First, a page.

Short stories told by our ambassadors. Each week a different prompt!
Grab some coffee - Grab a seat
When have you gotten the most lost?
Clyde: I was hiking with three friends in Denali in the foothills of the Alaskan range about thirty miles from the road when a heavy snow storm blew in and we experienced a complete white out for over 24 hours. There are a few trails in Denali, but none in the unit we were in. All hiking is done by sight, memory, and one’s ability to correctly use a map! White outs can be scary and disoriented experiences on their own, and to make matters worse our GPS conveniently stopped functioning. Even with detailed topo maps of the area we could not be sure of our currently location. We were forced to set up camp and just wait for the storm to subside. Eventually it lessened enough to hike our way back to the road, but we were forced to stop the trip. Mother Nature can be fickle sometimes, but it just makes you value the sunny weather even more when you get it!
Erick: Getting lost doesn't happen to me much. I almost always come prepared with a map, and I try to know my surroundings well beforehand. Recently however I decided to thru hike the mid-state trail (RI-NH) without a map. I didn’t think it was particularly necessary given the straightforwardness of the trail, and I ended up lost in a sand pit waiting for my phone to load google maps. Luckily I came across the trail after an hour of aimlessly wandering, but it was by no means an ideal situation.
Ethan: When I go to the woods, I don't go to conquer some big hike. I go to sit by the trees, feel the wind, listen to the birds, and to get lost. I don’t mean lost in a directional sense - I’d be pretty embarrassed to find myself seriously lost in the woods of Wisconsin or Minnesota where cell phone towers are visible from nearly every hill top. Rather, I mean to get lost in a stream of consciousness that I don't find in the manmade world. I like to sit and think, to forget about where I am, to forget about my responsibilities, and to simply sit in peace. In a world full of hustle and bustle, it's easy to get caught up in the rush of everyday life. It is easy to get caught in a fixed routine, separated from what is truly meaningful and important. Just as getting lost in a life or death scenario provides clarity on the significance of our existence, getting lost in a different stream of consciousness helps to realign one's understandings of the world. I find when I do get lost, it relaxes me for days on end afterwards. In my eyes, being lost is a good thing. I embrace it. It helps me realign and reground, and it’s a necessity I seek every now and then. For me, getting lost is not something to run from, but to run to.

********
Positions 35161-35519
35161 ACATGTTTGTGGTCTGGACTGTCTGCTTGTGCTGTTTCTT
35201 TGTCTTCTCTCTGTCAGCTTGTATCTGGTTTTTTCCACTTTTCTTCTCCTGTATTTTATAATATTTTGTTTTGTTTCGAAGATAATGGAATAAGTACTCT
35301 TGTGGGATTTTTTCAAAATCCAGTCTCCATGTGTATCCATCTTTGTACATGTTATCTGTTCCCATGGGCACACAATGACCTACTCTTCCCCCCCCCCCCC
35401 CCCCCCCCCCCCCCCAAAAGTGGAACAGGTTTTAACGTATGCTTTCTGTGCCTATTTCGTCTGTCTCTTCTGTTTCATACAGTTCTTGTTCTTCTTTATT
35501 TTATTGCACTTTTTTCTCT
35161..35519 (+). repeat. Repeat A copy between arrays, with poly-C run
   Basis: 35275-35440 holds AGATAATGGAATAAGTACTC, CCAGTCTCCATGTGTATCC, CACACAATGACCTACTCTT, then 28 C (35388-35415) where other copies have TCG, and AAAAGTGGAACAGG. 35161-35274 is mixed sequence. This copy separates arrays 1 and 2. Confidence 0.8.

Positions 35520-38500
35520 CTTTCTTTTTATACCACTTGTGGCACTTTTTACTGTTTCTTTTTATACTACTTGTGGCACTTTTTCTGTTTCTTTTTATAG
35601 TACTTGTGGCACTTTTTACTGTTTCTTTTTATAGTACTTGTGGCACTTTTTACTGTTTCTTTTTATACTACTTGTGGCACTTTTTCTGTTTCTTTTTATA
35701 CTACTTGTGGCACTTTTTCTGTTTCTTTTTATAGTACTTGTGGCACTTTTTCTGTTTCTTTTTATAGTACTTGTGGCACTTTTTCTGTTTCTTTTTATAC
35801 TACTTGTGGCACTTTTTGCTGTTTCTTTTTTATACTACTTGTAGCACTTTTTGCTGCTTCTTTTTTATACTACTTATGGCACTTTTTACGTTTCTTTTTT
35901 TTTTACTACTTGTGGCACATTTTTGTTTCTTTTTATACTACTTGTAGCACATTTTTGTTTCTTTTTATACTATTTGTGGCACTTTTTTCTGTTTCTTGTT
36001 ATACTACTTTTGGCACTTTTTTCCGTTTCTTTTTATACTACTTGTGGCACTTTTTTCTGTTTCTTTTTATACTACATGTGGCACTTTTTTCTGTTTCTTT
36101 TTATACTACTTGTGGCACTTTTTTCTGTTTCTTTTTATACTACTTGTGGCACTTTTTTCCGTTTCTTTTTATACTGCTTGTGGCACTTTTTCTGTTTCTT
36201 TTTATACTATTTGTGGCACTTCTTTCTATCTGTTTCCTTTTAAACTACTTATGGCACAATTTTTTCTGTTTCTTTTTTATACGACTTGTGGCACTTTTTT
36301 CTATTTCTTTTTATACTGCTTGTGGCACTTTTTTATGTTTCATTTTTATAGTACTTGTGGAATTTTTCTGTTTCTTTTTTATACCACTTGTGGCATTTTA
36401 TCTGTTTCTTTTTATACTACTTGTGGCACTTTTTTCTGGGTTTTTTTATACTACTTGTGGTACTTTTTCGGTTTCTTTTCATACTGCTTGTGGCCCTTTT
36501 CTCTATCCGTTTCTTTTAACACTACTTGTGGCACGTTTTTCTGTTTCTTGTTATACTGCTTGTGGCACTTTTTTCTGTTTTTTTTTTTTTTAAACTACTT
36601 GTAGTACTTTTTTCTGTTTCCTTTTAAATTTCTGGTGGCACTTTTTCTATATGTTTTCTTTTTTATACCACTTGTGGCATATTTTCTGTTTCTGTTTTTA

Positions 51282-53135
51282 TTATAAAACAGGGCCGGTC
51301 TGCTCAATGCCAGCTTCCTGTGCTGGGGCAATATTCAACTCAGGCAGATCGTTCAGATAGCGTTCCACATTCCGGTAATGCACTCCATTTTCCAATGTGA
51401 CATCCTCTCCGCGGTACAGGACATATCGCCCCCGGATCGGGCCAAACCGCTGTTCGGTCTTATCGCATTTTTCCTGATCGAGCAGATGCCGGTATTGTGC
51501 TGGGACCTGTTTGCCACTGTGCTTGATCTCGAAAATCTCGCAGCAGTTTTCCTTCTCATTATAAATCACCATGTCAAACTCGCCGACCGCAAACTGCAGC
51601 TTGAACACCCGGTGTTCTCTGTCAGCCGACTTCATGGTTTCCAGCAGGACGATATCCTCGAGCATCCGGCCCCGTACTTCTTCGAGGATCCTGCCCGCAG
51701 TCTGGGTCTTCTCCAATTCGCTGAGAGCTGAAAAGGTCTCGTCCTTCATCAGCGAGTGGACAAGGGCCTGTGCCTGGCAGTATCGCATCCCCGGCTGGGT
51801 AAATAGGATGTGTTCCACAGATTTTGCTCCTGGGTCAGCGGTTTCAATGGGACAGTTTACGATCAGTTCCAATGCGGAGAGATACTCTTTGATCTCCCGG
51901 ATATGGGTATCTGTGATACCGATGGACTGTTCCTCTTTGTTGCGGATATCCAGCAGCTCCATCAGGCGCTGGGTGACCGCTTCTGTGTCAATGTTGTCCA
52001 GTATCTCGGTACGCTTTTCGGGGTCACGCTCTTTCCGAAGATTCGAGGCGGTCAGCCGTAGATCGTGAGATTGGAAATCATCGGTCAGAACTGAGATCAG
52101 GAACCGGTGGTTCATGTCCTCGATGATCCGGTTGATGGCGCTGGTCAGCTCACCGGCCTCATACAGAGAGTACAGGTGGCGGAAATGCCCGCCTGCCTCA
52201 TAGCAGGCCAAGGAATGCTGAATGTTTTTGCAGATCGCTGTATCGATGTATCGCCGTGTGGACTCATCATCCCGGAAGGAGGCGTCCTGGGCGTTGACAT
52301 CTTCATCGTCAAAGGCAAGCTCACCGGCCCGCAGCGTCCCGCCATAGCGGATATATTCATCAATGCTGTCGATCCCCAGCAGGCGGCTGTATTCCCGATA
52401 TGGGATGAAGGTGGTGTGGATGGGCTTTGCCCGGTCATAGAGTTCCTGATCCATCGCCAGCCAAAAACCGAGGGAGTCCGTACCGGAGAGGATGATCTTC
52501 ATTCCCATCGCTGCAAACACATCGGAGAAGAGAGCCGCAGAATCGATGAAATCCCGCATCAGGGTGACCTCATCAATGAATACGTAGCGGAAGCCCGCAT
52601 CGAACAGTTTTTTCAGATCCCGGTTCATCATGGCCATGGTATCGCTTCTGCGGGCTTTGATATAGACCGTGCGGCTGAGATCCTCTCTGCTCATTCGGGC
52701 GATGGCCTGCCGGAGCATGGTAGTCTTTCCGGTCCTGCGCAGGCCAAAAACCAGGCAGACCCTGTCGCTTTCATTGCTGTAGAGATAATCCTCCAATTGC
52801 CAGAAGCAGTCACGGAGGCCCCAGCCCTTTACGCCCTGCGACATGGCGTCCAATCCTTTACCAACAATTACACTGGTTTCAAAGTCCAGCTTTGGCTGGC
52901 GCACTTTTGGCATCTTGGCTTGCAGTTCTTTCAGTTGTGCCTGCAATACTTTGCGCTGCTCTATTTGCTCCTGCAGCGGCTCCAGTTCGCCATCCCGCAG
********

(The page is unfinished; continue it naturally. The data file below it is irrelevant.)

Lloyd: Last year my girlfriend and I decided to go on a week long backpacking trip in Banff National Park. We arrived at the trailhead parking lot, looked quickly at our maps, and excitedly started to hike! After about an hour or so of fairly tough terrain it became clear that our maps were not lining up with the geography around us. Our maps didn’t indicate that there were any other trail options around, but after some deliberation, we eventually decided to return to the trailhead and attempt to sort things out. We arrived back at our car, and with the help of a confusing info panel, some locals, and some restudying of our own map, it became clear that we detoured on a 4 mile spur trail that was NOT the trail we were looking to hike! We eventually found the right trail, and with humility in the air, progressed to hike the 12 miles to our campsite.
Grab a seat, grab some coffee and enjoy this weeks edition of Sunday Morning Shorts! Short stories told by outdoorsy people. We hope Sunday Morning Shorts will be a light, humorous, and interesting way to start your Sunday.